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'Candy' has a taste for psychological terror

''Hard Candy" is an ugly, propulsive piece of provocation that's worth sitting through for the questions it leaves hanging acridly in the air. It's irresponsible, obvious, sadistic, and ham-handed, not to mention possibly the worst date movie ever invented. It isn't even very well made. You might still want to go out of your way to catch it. Few movies open up the chasm between what men want and how women should respond. ''Hard Candy" bashes it open with a sledgehammer.

A lot of the film's shock value depends on the surprises it springs, and since there's no way to review it without giving a number of them away, you should set your spoiler alert on stun if you're planning on seeing it (i.e., stop reading now and come back later).

''Hard Candy" opens with a jauntiness that only slowly turns creepy around the edges, as a reedy mid-30s photographer named Jeff (Patrick Wilson, ''The Phantom of the Opera") meets a confident young woman named Hayley (Ellen Page) at a coffee shop. It turns out they have an Internet thing going on. It also turns out that Hayley is 14. The couple returns to Jeff's house, nervously flirting all the way.

We know what Jeff is expecting because we're dreading the same thing, but neither pedophile nor audience is prepared for what Hayley proceeds to dole out. The girl who claims to be into Zadie Smith and hip music reveals herself as an avenging angel who's been stalking her online stalker. ''You use the same phrases about Goldfrapp that they use on Amazon," she taunts him. ''And by the way, I hate [expletive] Goldfrapp."

Jeff is tied to a chair when Hayley says this, and shortly thereafter ''Hard Candy" turns seriously sick in a manner calculated to send some men bolting for the exits and many women cheering. Let's just say that Hayley doesn't put on surgical scrubs for nothing. The movie doesn't cross the line into explicit horror, though -- brutal psychological head games are more on the agenda. In a sense, director David Slade has fashioned an old-fashioned two-hander; ''Sleuth" for the age of Internet anxiety.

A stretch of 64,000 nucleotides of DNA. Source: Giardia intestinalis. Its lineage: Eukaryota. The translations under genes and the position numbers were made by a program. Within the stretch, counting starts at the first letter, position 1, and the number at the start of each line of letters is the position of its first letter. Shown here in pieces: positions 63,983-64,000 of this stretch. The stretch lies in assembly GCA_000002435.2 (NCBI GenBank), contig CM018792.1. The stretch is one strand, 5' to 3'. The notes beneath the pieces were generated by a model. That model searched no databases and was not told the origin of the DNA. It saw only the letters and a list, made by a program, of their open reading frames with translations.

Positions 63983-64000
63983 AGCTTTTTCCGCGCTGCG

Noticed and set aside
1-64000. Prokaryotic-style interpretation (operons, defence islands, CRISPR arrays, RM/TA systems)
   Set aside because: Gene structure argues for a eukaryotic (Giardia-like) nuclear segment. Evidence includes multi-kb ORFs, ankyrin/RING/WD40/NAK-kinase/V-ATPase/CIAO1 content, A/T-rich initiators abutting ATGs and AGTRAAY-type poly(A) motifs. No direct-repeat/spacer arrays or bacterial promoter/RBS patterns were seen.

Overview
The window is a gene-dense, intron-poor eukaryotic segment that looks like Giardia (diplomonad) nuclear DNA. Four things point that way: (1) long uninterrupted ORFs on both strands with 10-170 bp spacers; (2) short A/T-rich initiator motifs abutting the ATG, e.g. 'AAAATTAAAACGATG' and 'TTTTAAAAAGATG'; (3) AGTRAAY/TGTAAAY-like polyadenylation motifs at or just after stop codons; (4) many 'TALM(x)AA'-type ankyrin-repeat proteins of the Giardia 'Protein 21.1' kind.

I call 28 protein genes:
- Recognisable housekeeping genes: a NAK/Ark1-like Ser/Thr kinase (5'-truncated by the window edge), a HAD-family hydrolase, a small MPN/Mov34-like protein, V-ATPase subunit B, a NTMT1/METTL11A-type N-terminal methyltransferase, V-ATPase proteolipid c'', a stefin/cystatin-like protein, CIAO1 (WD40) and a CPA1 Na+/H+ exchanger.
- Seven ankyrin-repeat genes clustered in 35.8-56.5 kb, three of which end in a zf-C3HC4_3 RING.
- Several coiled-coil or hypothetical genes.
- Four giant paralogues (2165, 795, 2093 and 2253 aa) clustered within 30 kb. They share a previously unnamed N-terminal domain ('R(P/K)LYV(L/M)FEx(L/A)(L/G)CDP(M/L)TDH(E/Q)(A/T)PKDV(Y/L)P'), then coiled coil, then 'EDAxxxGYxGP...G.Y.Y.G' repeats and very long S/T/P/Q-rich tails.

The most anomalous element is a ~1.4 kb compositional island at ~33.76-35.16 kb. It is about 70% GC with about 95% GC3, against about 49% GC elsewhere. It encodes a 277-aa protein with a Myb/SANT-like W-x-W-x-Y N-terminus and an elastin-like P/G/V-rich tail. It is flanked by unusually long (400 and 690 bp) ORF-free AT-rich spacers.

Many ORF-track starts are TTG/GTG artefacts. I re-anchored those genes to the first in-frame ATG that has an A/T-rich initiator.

Does Jeff deserve what he gets or does he become a victim at some point? Is Hayley a feminist heroine or a nutjob? ''Was I born a vindictive little bitch or has society made me this way?" she asks rhetorically. ''I go back and forth on that myself." So does the movie, which is its strength: ''Hard Candy" wants us to wonder which is the more warped desire, forbidden sex or blind vengeance, and it asks, too, if there's an acceptable line between keeping unseemly thoughts in our heads and acting upon them. In an age of instant messaging and MySpace pages, this is more than an academic question.

You can tell the movie's been written (Brian Nelson) and directed by men, though. The ironies in ''Hard Candy" are as nuanced as a punch to the kidneys and Hayley is, in the end, a terrifying figure -- the worst nightmare of every guy who's ever glanced twice at an underage girl. Page, a Canadian actress who was 17 when the film was made (and who's featured in the upcoming ''X-Men" movie), responds to the fear written between the lines of her dialogue and exploits it to the fullest, giving Hayley the unyielding certainty of a teenager who knows she's smarter than the world. Love or hate this character, the performance is heroic.

It's a real disappointment, then, that the last scenes tip the scale in Hayley's favor, implying that Jeff is a much worse villain than we thought. The filmmakers take the easy way out, giving us a resolution they think we crave, but that final irony's a cheap one and you come away feeling used. ''Hard Candy" is the rare movie that may be worthiest for the arguments you'll have after it's over.

Ty Burr can be reached at

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